"Were you blamed for the unlucky occurrences that befell you and your settlers?"

 

Of course I was blamed. It was far easier for the settlers to blame me for our bad luck, than it was for them to take personal responsibility for exercising their own free will in taking a risk. I was not a popular man, but one of strict principles and strong determination. It is true that I had a short temper, and little tolerance for ignorance, but one can only suffer through so much stupidity.

 

I played a major role in creating the town you now call home. Does it matter whether or not I was personally likeable? My disposition and actions were understandable and justifiable, in my opinion.

 

"Surely you can't excuse the Pinjarra Massacre as being justifiable?"

 

Of course not. History will forever punish me for that terrible day. But what fickle history neglects to mention is the expedition Septimus Roe and I led, prior to the massacre, with the intention of negotiating peace. Obviously, we failed.

 

It was Stirling who gave the orders to end the attacks "once and for all". 

 

"Captain James Stirling actually said that?"

 

Yes, and it's on Wikipedia, so it must be true. James was more instrumental in the Pinjarra Massacre than I was, yet I haven't heard a word about renaming the City of Stirling.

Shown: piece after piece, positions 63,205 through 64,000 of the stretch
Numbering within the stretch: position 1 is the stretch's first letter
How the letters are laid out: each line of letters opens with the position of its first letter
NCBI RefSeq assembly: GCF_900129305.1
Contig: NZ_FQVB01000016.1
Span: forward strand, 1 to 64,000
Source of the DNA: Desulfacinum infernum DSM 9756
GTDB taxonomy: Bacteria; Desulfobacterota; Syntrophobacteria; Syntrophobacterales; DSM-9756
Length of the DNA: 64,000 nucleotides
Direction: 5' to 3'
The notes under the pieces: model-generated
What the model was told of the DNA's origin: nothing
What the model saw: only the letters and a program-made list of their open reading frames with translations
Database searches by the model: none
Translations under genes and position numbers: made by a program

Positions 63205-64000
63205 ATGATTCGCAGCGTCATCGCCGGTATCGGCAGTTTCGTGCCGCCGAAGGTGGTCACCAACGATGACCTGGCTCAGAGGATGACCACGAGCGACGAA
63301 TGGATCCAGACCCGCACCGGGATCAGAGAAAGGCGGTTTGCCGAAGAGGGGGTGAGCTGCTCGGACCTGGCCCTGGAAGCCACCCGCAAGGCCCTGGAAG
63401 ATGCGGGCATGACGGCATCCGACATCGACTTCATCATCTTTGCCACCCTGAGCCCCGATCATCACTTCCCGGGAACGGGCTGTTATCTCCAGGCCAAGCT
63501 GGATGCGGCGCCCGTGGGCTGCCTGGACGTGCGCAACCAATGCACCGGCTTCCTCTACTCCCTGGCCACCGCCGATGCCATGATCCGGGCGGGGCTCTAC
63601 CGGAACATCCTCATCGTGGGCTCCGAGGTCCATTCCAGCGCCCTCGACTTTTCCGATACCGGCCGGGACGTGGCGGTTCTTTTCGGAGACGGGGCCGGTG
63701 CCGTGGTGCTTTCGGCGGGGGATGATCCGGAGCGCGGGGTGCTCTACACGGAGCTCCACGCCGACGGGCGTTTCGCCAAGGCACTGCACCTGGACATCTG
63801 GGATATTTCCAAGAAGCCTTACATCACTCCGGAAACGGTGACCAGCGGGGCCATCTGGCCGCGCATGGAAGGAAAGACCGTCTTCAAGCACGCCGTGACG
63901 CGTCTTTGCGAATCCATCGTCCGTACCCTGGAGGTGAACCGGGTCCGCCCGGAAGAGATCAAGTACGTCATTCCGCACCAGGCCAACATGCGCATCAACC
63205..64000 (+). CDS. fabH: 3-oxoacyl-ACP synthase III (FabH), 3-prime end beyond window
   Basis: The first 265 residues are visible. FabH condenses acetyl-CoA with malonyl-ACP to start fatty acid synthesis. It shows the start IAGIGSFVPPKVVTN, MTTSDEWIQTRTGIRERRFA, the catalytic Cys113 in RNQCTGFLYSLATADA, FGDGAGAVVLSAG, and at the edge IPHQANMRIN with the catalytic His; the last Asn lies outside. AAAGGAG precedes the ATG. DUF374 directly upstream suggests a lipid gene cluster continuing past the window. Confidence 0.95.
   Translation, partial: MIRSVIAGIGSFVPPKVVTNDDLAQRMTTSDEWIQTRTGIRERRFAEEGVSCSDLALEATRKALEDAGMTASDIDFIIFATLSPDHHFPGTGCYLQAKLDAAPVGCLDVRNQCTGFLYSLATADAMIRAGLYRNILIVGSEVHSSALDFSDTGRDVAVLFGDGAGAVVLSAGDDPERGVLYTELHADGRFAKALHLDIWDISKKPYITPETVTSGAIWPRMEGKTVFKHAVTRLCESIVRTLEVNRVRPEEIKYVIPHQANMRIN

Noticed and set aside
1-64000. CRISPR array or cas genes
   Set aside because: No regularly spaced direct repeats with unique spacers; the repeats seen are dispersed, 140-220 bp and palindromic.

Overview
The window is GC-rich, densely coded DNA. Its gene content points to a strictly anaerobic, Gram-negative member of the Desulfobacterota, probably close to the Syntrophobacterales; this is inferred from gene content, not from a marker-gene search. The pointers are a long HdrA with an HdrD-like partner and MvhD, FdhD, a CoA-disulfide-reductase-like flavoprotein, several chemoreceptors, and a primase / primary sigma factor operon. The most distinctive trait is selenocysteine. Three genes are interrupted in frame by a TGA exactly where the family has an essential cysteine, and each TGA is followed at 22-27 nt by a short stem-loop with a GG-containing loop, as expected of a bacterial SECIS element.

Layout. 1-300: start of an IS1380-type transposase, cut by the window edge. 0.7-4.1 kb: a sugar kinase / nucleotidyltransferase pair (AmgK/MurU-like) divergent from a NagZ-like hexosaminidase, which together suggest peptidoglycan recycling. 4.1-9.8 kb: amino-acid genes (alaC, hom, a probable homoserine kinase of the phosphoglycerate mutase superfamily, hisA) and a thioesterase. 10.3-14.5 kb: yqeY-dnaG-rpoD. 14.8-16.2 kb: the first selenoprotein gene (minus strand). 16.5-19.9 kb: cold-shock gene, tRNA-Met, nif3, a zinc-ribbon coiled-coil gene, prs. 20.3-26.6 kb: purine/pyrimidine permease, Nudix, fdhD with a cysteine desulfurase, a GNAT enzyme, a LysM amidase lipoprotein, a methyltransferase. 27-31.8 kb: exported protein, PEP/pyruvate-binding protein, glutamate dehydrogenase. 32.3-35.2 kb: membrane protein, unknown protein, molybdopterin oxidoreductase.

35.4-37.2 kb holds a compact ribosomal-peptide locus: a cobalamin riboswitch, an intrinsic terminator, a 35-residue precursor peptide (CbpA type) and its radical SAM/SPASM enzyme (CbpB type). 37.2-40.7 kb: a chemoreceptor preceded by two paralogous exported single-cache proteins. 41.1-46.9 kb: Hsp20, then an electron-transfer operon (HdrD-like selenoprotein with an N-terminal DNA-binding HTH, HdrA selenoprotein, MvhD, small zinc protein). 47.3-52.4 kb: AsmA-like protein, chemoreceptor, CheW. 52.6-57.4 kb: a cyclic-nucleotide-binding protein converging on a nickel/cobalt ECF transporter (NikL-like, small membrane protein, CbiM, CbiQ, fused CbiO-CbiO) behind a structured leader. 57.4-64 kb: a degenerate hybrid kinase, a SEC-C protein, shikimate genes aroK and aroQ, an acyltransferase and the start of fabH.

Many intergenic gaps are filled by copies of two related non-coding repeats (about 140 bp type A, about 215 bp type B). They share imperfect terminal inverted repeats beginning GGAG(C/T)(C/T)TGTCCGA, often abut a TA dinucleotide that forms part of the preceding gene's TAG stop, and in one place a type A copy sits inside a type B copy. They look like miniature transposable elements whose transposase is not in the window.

"Funnily enough, neither have I. Was Stirling more popular than you, by any chance?"

 

Yes, but then, I'm pretty sure measles was more popular than me, too. 

 

The events of October 28th, 1934, have placed a dreadful pockmark on the face of our heritage. But the massacre happened, and there is nothing anyone can do to change that now.

 

One hundred and eighty three years ago, such actions were viewed as reasonable, if not necessary, retaliation to what we perceived as a threat to our people.

 

It is easy to view the past through a modern filter, and judge antiquated actions harshly. Fear breeds violence, and in my time, we did not understand cultural differences in the same way you do in modern times.

 

One hundred and eighty three years from now, your own actions may seem equally as questionable to whatever strange society awaits us in the future. 

 

"That is a good point, but don't you think it would be better to remove your name from council buildings, street signs, and football clubs, so our modern over-sensitivity to political correctness can be appropriately catered to?"

 

Of course not. In fact, my name should be used more often. I was hoping the Forum redevelopment would include changing the name of Mandurah Forum to 'The Thomas Peel Consumer Collective'. Perhaps the new Mayor might consider changing his name to Thomas Peel? Also, why is there only one Peel Street?